Often a feeling of righteous anger comes forth, and along with it, a desire to lash out.

When these feelings arise I remember:

  1. I fooled myself. Make a note! It is going to happen again!
  2. Acknowledge, we all want to be fooled. I am not alone, nor am I the first to experience this situation. Nothing personal, bro.
  3. Further energy invested into a (clearly) losing situation is better spent creating the life I want, within my new reality.

It is easy to get hooked into a cycle of mutual retribution – it might even feel good, for a while…

…but you might not be aware of the harm you are creating.

Sleep, skin, hair, mood swings, cravings… all useful signals when we are off-the-path.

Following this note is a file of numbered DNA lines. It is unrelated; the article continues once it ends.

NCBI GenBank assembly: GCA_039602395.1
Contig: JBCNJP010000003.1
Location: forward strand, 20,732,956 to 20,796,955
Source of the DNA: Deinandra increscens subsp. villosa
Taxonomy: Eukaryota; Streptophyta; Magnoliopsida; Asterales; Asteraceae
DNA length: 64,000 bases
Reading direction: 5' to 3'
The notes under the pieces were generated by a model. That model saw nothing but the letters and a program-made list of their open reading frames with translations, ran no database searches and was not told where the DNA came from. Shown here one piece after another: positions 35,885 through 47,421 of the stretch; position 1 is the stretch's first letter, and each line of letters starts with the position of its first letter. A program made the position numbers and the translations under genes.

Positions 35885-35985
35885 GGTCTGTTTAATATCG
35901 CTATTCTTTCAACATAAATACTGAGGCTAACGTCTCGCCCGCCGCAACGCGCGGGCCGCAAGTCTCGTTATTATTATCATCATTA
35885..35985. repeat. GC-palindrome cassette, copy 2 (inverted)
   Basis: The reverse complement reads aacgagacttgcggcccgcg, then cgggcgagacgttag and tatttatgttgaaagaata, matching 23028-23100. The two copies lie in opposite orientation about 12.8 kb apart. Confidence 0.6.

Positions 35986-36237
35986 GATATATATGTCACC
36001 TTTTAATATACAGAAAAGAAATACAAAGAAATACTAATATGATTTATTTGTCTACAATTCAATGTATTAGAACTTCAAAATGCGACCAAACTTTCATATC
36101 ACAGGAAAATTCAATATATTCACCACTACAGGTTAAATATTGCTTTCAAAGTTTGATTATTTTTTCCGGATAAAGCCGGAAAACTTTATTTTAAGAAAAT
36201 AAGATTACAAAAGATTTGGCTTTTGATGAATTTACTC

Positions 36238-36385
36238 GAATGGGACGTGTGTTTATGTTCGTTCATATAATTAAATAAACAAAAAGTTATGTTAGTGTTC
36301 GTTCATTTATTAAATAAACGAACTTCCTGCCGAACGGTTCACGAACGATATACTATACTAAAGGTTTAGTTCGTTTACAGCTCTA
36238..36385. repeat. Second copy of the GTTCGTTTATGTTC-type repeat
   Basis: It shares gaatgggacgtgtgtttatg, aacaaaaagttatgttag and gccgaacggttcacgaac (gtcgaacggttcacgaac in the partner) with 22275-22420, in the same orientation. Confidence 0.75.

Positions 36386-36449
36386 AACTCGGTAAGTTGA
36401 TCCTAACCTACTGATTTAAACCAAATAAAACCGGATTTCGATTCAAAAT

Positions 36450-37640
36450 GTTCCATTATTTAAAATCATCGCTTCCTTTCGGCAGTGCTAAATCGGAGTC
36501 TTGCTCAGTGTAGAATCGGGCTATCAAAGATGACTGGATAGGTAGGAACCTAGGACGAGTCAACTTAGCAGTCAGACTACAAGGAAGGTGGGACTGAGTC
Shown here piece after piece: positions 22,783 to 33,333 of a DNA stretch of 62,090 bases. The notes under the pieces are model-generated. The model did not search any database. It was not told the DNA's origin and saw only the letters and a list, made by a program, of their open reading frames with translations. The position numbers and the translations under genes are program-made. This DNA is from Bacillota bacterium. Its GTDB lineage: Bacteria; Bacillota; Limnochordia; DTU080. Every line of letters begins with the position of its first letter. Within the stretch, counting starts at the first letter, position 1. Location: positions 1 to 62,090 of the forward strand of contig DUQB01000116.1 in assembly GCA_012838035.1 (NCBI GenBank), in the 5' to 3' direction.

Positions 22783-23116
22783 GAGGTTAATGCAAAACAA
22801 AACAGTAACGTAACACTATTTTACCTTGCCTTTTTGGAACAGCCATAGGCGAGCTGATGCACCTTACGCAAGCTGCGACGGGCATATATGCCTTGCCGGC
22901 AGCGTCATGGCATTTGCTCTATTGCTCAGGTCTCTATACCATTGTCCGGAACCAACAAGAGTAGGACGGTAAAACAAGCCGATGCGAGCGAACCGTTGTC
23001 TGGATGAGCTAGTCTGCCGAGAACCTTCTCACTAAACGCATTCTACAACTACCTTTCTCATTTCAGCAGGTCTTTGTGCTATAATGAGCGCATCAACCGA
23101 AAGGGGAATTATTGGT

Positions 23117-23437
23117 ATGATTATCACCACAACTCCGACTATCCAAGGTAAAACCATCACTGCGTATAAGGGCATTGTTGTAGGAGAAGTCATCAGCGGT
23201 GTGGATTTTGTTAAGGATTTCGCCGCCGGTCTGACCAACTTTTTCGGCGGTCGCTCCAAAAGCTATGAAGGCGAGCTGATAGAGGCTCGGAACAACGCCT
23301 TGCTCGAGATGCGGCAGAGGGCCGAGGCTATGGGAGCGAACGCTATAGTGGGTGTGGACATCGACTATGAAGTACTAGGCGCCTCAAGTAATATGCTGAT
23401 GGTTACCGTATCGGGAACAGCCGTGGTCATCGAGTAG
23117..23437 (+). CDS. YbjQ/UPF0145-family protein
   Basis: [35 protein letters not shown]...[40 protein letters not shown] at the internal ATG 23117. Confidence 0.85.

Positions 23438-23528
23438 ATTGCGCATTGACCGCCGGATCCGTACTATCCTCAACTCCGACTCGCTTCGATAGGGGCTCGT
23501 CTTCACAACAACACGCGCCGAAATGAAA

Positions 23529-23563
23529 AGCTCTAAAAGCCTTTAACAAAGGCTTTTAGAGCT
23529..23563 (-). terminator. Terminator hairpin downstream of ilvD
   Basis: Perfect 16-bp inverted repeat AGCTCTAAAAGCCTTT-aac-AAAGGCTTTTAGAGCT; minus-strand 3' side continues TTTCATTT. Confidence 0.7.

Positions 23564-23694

Tough to point this out directly to someone! The people who have been effective with me have said something along the lines of…

“I wonder if there might be a better way to handle this…”

“You’re right, of course, but you might feel different later…”

Attention

What’s the penalty for being wrong?

  • Marriage partner
  • My last haircut
  • Sports with a high degree of concussion risk
  • Sunscreen
  • Business partnership
  • The shirt I wear
  • Personal guaranties
  • The color of my socks
  • Borrowing money
  • What I am having for dinner
  • The ability of my children to teach themselves
  • My choice of car
  • My temper

Be willing to talk about what matters, with the people who matter to you.

What were we thinking?

IMG_0501Late-cycle is when we tend to make unforced errors in our financial life. My spidey-senses have been tingling due to a series of macro-events that I’ve noticed.

  • Wars of choice (trade, diplomatic and conventional) on multiple fronts
  • Tax cuts and borrowing increases into a strong economy